Friends of Syria

Over the last 6 years the world has witnessed one of the worst humanitarian emergencies in decades. Since 2011, the war in Syria has killed over 400,000 people and displaced 11 million. Of that 11 million, over ten thousand have been relocated to the USA, and just over eight hundred of those have made their way to my home city, San Diego. When Steps of Justice and my family moved here in January, we knew we had to respond to the refugee crisis in some way.

In July of 2016, a few of our friends and us hosted a Welcome to San Diego party for Syrian refugees who had recently come to the city. There were approximately 100 Syrians at the picnic, along with 90 volunteers. There was no agenda, there was no order of service, there were no speeches or teachings, just a good old fashioned BBQ at the beach. We cooked over 70lbs of chicken and beef, had tables full of salad and coolers filled with water, juice and soda.

We hung a huge sign that said “Welcome to San Diego” and spent five hours getting to know our new neighbors. It was such a beautiful time; the only time I (Phil Cunningham) had seen Syrians up to that point was in the news. Pictures of grief, death, and destruction covered the Internet and my newsfeed. Images of the horror the Syrian people were facing were everywhere I looked. Then, on a beautiful evening in July, a bunch of us got to spend time eating a meal with these people on a beach in San Diego. One Syrian said ,“This is the best day of my life.” Another said, “Our own community have not welcomed us into San Diego like this.” This is what I believe Jesus meant when he said “love your neighbor as yourself” (Mark 12:31).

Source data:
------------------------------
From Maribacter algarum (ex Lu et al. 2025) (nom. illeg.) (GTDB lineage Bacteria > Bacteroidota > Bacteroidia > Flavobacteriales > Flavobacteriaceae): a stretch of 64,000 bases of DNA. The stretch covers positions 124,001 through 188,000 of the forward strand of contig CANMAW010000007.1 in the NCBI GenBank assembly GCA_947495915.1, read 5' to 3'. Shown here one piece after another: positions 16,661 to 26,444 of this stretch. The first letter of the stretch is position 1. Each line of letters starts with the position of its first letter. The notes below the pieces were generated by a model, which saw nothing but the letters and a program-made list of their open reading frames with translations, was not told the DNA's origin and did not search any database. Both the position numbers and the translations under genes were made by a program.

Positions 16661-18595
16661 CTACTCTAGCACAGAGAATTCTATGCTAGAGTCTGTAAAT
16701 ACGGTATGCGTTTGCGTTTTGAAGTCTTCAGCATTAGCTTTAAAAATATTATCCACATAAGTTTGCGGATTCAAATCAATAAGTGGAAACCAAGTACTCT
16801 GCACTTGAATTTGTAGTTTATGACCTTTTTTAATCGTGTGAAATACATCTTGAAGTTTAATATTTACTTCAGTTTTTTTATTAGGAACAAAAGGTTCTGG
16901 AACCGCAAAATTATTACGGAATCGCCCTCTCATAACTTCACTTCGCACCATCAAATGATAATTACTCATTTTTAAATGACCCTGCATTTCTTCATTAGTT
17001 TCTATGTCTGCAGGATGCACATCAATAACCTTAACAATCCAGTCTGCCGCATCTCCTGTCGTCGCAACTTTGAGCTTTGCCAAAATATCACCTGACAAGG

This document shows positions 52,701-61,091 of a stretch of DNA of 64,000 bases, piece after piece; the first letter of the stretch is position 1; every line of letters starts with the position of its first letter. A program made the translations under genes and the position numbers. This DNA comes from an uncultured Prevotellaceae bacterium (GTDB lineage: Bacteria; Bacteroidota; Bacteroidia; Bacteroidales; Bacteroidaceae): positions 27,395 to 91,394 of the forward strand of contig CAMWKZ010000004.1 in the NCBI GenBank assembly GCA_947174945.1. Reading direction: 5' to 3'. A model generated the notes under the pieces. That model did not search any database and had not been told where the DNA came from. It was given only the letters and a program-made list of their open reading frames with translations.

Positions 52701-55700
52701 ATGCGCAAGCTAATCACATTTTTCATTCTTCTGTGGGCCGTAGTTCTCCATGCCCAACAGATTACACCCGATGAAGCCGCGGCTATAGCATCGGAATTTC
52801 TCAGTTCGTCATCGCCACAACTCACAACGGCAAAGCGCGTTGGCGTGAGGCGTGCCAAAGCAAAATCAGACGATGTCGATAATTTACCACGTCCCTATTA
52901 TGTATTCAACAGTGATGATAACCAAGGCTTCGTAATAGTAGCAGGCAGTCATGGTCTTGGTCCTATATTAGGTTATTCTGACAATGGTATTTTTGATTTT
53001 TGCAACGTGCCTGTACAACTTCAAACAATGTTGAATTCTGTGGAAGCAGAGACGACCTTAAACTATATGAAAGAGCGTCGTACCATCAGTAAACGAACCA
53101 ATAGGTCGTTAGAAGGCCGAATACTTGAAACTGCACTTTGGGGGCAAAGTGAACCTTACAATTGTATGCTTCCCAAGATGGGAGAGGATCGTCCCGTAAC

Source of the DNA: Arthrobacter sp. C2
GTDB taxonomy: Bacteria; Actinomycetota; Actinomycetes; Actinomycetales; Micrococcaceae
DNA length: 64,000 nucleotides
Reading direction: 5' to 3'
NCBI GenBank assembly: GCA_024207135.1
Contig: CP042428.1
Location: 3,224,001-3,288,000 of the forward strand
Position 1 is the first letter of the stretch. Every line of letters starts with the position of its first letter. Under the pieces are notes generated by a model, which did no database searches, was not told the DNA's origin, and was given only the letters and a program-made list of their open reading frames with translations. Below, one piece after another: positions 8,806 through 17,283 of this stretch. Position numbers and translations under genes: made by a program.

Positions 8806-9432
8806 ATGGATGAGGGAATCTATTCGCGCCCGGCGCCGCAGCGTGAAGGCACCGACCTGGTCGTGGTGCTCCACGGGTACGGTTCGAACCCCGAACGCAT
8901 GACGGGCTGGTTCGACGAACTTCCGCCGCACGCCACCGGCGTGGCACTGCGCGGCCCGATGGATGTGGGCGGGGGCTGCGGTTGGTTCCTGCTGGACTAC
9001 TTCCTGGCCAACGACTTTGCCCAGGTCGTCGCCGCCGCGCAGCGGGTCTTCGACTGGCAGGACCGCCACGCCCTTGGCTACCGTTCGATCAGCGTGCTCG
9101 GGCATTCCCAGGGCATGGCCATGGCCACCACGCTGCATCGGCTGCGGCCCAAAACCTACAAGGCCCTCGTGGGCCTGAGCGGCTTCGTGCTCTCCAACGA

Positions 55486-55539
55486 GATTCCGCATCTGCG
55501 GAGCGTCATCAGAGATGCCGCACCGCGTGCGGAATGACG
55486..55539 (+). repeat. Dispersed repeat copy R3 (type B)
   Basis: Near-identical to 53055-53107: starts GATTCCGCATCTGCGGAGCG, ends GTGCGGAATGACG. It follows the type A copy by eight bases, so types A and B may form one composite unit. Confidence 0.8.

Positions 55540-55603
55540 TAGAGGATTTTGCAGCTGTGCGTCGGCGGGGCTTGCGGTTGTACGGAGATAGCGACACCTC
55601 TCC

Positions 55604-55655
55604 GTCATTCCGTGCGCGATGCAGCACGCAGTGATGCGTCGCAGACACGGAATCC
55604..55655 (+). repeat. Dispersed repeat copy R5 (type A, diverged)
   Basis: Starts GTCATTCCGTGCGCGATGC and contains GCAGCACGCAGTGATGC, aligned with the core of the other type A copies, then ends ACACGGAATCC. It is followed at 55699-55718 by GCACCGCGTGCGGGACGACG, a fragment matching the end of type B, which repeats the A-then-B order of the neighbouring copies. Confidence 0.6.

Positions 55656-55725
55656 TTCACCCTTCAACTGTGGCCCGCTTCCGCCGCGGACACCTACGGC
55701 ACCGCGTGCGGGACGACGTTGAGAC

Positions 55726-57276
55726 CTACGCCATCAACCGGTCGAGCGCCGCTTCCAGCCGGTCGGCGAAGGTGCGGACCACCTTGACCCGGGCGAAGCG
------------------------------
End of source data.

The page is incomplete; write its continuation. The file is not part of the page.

Over the next 3 months, Steps of Justice, and a few other organizations ran hope camps for our new neighbors. Three Saturdays a month we meet at a local park with approx. 40 kids aged 6-14. We played games, had small group time and read stories and passages from the Bible. Our goal was to show the love of Jesus to these kids by being present in their lives. Once a month, during that time we hosted a meal for all the families.

In December of 2016 we had a Christmas party for our Syrian neighbors. There were over 100 Syrians there, as well as over 100 volunteers. Then, just this fall, we had another picnic with over 400 people celebrating the relationship between Syrians and Americans. It is so great to be a part of something that looks so much like Jesus.

This fall we are running a youth group for Syrian and Kurdish teenagers. We meet three of four times a month to hang out, see our city (San Diego), eat good food and build relationships. One of the main things I (Phil) am realizing is that I am not cool, but I am present. I am present in these students lives and I am safe for them, as are the other American adults present. This long term commitment is changing the lives of these students, and ours.

We would like to have you get involved. One of the main things we need are donations. We need donations to purchase for food for the events, cover transportation costs and activities we will be doing. You can do that at We need to raise $1000 to cover the rest of the year. We are trying to raise this by October 15, so in the next 11 days. Linked is our vision statement and Youth Group proposal, thanks so much. You can also click the donate button at the bottom to give online now.

Youth Group Proposal       Vision Statement 


I want to give

Or, if you want to send a check, you can do that to:

Steps of Justice

PO Box 390184 San Diego, CA 92149 

For more information on Syrians coming to America, you can watch this interview on 60 Minutes.